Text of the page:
This registrar of domain names filed a pricing range of $14 to $16 a share, and plans to roll out 2.3 million shares, according to a recent filing with the Securities and Exchange Commission. The company will have a market value of upwards of $236.8 million.
The company faces a challenge with its offering. Its main source of revenue, a contract with the National Science Foundation to register domain names for the Internet, is set to expire in March.
And while the NSF may extend the agreement through September 1998, the company has stated NSF "will not be reawarded the contract to the company" or any other entity.
Robert Korzeniewski, company CFO, said in a previous interview that he is fairly confident that Network Solutions will continue as a key player in the domain registration system.
"We will still have a role after March 31. I don't think [the system] will be transitioned quickly, and we have certain competitive advantages that will help keep us going. We think we have the technical and management know-how to allow us to be a strong competitor in a very fast growing market," he said.
Revenue for the quarter ending June 30 was $10.1 million, up from $4.5 million recorded in the same period a year earlier. Net income reached $740,000, or 6 cents a share, compared to a net loss of $356,000, or 3 cents a share, for the corresponding period in 1996.
Network Solutions, which is the sole provider of Internet domain name registration service for second-level domain names within the ".com," ".org," ".net," ".edu," and ".gov" top-level domains, said revenue from this service accounted for 81 percent of the company's net revenue for the six months ended June 30.
But the potential loss of its major revenue source is just one of a host of problems the company is facing.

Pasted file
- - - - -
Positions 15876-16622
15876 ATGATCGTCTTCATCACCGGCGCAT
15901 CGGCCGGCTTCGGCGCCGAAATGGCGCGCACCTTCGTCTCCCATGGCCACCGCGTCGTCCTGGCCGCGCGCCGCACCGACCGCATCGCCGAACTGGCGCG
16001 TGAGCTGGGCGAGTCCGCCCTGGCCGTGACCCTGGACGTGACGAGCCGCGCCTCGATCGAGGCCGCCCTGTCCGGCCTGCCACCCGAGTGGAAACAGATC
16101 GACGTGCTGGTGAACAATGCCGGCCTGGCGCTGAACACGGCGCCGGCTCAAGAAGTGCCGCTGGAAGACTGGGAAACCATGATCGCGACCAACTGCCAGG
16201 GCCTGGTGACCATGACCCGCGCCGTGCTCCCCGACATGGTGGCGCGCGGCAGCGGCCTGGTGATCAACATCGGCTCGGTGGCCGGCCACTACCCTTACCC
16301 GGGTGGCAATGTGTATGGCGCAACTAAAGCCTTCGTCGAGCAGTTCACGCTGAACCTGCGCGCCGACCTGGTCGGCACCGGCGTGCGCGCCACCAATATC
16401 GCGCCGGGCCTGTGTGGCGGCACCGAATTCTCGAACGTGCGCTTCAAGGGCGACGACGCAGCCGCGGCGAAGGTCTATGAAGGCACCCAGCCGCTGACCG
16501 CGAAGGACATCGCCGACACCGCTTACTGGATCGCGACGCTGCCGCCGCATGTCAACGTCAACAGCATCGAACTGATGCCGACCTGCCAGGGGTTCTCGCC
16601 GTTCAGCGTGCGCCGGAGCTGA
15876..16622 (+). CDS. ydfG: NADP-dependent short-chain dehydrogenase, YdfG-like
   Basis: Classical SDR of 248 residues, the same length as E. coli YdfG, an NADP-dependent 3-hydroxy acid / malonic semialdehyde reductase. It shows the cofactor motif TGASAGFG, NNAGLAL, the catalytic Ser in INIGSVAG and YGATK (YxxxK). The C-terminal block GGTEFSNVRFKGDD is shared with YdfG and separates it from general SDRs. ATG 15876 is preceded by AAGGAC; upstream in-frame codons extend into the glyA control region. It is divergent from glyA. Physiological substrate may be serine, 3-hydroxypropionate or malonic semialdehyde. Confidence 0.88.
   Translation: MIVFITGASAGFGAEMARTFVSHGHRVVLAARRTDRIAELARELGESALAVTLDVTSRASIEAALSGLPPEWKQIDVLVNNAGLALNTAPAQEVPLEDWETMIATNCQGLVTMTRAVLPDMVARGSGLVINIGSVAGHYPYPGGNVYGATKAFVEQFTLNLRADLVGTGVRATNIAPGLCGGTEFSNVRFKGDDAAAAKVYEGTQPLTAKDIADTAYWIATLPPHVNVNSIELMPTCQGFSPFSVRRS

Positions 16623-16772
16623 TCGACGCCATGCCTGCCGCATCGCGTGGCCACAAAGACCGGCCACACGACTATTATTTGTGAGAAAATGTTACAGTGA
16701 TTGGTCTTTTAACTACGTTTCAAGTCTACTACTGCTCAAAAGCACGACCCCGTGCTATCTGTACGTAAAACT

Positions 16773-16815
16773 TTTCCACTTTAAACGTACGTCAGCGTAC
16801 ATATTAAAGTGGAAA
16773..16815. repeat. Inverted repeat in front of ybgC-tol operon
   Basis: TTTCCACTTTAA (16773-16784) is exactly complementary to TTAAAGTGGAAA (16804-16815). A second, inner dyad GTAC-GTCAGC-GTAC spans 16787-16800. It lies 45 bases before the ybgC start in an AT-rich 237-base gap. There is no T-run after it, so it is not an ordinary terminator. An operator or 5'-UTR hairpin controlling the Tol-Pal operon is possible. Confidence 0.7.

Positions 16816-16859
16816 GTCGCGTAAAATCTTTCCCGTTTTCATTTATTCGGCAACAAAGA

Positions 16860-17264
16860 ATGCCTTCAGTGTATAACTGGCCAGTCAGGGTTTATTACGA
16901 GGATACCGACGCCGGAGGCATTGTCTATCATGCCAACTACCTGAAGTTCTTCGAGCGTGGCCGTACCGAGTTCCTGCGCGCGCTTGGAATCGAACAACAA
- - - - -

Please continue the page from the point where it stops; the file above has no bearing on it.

Network Solutions recently became the target of an antitrust investigation by the Justice Department, relating to Internet registration products and service.
The company was also the object of an audit earlier this year, and the company's billing and collection practices are still being audited by the NSF's office of the inspector general.
The company is a wholly owned subsidiary of Science Applications International Corporation (SAIC). Upon completion of the IPO, SAIC will hold about 98 percent of the combined voting power of the company's outstanding common stock.
The company said Net registrations within the top-level domains maintained by the company increased by 206 percent to 1.04 million at June 30, 1997, up from 340,000 domain names registered at June 30, a year earlier.
With over 10 million businesses and over 750,000 active trademarks and service marks in the United States alone, the company believes that the potential for continued growth of domain-name registrations by commercial entities and services related to those registrations is substantial.
The company also provides intranet consulting and network design and implementation services, which accounted for 19 percent of the company's net revenue for the six months ending June 30.
However, the company said in its filing that it expects a significant increase in its operating expenses as it funds greater levels of product and services development, increases its sales and marketing operations, upgrades systems and infrastructure, opens new offices, develops new distribution channels, and broadens its customer support capabilities.
The company has applied to be listed on the Nasdaq index under the symbol "NSOL."